The Walking Dead: Season 2 Episode 1
Telltale Games has set themselves apart in recent years with a variety of well done, emotionally gripping point and click adventure games. The Walking Dead, now on its second season of episodic goriness, is no exception.
I'm not a fan of the television series, so I can't speak to the possible connections in either tone or content that exists in the game.
A few years ago, Telltale revitalized an industry that many thought dead with the first Walking Dead game and it has a lot to live up to. For now, let's settle into some of the particulars.
Like the first season and the Wolf Among Us series, Season 2 has a distinctive style somewhere near the Borderlands franchise. It's an interesting combination of real-ish expressions and styles, but with a hand drawn aesthetic.
Telltale Games is not a big outfit, so the decision to use a style that doesn't require complete realism was wise especially in a game populated with blood & gore, as well as woods and decrepit buildings. Colors are slightly more over-saturated, lines drawn out with thicker strokes than in real life. The effect gives the game a comic-book like appeal, which is true to the source material. (The television series is itself based on a graphic novel series by Robert Kirkman).
At first, it would seem like this sketch-like style would detract from the game's serious tone. While there are occasional jumps in the animation, overall it was a realistic experience. I would say that it was helpful, while watching some of the gorier and more uncomfortable scenes, to have it done in a more artistic style than having to sit through something like GTA V's much more realistic torture sequence.
The Walking Dead , like most of the games from Telltale, is a point and click adventure. However, they're managed to create a few systems that allow the game to rise above it's dated style.
Combat has been greatly improved since the first season, and from the Wolf Among Us as well. Previously there were a lot more precise button presses and motioning across the screen to grab some distantly highlighted object to smash your opponent across the face with. While to a certain extent these things still exist, the amount of potential buttons appeared to be less than previous games and there was enough time to think through decisions.
One of the more jarring moments in the game involves your character sewing up her wounds with a needle and thread. This scene was far more uncomfortable and jarring than it had any right to be. Most of the reasoning for that is because it allowed the player to control Clementine's actions -- you were the one sticking the needle in her arm. You couldn't squelch away from an uncomfortable situation. Mechanically, this was one of the strongest moments.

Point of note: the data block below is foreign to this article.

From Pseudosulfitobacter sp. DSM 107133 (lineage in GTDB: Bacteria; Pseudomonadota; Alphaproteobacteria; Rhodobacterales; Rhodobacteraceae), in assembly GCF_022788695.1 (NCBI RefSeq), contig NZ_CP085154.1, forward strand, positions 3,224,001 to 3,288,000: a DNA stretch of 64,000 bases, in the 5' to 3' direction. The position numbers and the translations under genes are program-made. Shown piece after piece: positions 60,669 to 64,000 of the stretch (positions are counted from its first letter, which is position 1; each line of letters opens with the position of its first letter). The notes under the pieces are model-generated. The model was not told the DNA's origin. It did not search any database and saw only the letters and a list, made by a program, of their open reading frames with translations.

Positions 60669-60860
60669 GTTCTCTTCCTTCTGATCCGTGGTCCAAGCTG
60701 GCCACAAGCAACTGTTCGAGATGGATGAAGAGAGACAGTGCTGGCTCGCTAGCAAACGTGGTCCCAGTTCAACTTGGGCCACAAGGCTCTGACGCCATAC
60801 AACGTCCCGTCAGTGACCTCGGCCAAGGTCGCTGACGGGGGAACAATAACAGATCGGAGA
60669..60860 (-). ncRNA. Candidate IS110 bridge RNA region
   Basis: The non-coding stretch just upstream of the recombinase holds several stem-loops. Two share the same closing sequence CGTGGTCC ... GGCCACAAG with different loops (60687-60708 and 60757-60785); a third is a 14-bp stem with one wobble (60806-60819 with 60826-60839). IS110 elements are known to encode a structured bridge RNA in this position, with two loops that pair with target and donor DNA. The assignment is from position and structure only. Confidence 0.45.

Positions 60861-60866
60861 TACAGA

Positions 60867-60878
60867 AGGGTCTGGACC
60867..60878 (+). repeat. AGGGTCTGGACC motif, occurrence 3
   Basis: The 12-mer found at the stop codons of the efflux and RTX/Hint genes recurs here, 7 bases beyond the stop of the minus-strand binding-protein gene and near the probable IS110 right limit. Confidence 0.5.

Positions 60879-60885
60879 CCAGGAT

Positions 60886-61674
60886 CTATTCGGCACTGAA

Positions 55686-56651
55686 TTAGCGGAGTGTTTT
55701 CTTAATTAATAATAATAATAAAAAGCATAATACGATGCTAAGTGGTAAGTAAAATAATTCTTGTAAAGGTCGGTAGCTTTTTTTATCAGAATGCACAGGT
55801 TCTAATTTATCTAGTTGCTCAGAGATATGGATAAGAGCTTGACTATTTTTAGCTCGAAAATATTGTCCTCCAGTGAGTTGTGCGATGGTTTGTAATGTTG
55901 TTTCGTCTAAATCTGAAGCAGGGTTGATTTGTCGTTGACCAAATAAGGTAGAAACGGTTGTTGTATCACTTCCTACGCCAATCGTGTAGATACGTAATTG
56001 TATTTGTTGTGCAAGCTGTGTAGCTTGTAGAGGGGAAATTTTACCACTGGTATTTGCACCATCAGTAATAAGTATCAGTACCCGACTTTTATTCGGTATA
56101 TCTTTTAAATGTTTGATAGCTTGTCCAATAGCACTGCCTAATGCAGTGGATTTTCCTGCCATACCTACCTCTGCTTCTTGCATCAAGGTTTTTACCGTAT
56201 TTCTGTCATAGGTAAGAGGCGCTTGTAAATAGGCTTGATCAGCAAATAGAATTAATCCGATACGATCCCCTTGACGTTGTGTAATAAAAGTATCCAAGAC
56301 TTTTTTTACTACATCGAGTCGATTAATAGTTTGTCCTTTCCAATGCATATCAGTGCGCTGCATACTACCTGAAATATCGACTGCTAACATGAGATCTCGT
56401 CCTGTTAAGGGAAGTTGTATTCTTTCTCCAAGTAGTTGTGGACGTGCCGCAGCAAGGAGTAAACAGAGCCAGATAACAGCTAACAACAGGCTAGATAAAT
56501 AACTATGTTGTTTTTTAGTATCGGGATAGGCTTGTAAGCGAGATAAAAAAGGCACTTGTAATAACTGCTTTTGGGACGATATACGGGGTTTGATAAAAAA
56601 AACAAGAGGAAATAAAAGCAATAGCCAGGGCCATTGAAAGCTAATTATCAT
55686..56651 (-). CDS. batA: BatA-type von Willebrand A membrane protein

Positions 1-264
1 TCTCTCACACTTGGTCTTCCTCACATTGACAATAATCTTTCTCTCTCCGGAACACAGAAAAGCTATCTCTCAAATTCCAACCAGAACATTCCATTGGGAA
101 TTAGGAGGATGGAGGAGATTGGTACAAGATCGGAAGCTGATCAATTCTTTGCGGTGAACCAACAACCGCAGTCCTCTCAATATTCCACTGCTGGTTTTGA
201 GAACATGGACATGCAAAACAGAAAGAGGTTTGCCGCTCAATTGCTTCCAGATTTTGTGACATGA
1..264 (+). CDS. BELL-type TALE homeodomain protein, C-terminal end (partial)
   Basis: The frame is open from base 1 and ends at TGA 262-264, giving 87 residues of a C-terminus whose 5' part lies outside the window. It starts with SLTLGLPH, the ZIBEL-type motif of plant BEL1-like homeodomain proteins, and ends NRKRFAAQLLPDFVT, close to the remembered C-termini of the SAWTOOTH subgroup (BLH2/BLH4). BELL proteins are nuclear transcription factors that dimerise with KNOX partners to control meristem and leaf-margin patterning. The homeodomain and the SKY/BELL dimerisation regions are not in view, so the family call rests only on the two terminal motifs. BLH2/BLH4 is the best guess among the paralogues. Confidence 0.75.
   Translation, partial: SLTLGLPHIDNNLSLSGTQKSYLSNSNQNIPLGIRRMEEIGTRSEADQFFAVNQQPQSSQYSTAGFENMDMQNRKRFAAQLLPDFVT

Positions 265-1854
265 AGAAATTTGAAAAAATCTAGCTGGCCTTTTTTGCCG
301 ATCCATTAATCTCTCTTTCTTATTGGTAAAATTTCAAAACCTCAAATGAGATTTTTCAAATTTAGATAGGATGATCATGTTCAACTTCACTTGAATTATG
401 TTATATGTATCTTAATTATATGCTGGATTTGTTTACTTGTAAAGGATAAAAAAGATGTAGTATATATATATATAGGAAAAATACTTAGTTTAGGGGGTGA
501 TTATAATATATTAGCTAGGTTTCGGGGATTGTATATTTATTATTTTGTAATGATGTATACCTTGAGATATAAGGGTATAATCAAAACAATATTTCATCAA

Otherwise, the game features fairly standard "look" and "grab" manuevers, and you can navigate with mouse controls or WASD/arrow keys, whichever is more comfortable to you. Overall, the game doesn't flex too far from the standards of the medium, which makes it easy for a novice or an experienced adventure game player to get into.
With a point and click adventure, one of the strongest parts of the game needs to be the story. Mechanics are important, but unlike an FPS, they cannot be the brunt of the game.
The Walking Dead Season 2 features a couple of emotionally charged sequences interspersed with lighter fare -- attempting to find medical supplies or searching through a camp, for example. These searching missions are a decent way to balance out the overall horror of the game.
You play as a young girl named Clementine. Previous players of the series will remember her as the secondary character to Lee. Playing through Season 1 is advised before getting into Season 2, as they inform each other (both mechanically and emotionally). However, if you don't do that then there is a short prompt that randomly assigns the decisions from Season 1 to your Season 2 characters.
Unfortunately, the Walking Dead brings back one of my least favorite conventions, which is the "you have to choose."
There are two people and you must decide if you want to save one or the other. It's pretty black and white, and it's also pretty frustrating. More so thematically because Clementine is like 9, and making that many important life-altering decisions is bound to make her catatonic. You could argue that in a world overrun by zombies, there would be a certain level of cruelty, but it's still pretty over the top.
Emotionally, Clementine gets bounced around like a ping-pong ball at a Chinese championship, and there's a lot of people placing blame on the doorstep of a pretty young child.
Overall, the game is a solid example of the genre, and fans of the series certainly won't be disappointed. You can find the Walking Dead Season 2 (as well as Season 1) on Steam or on your console of choice.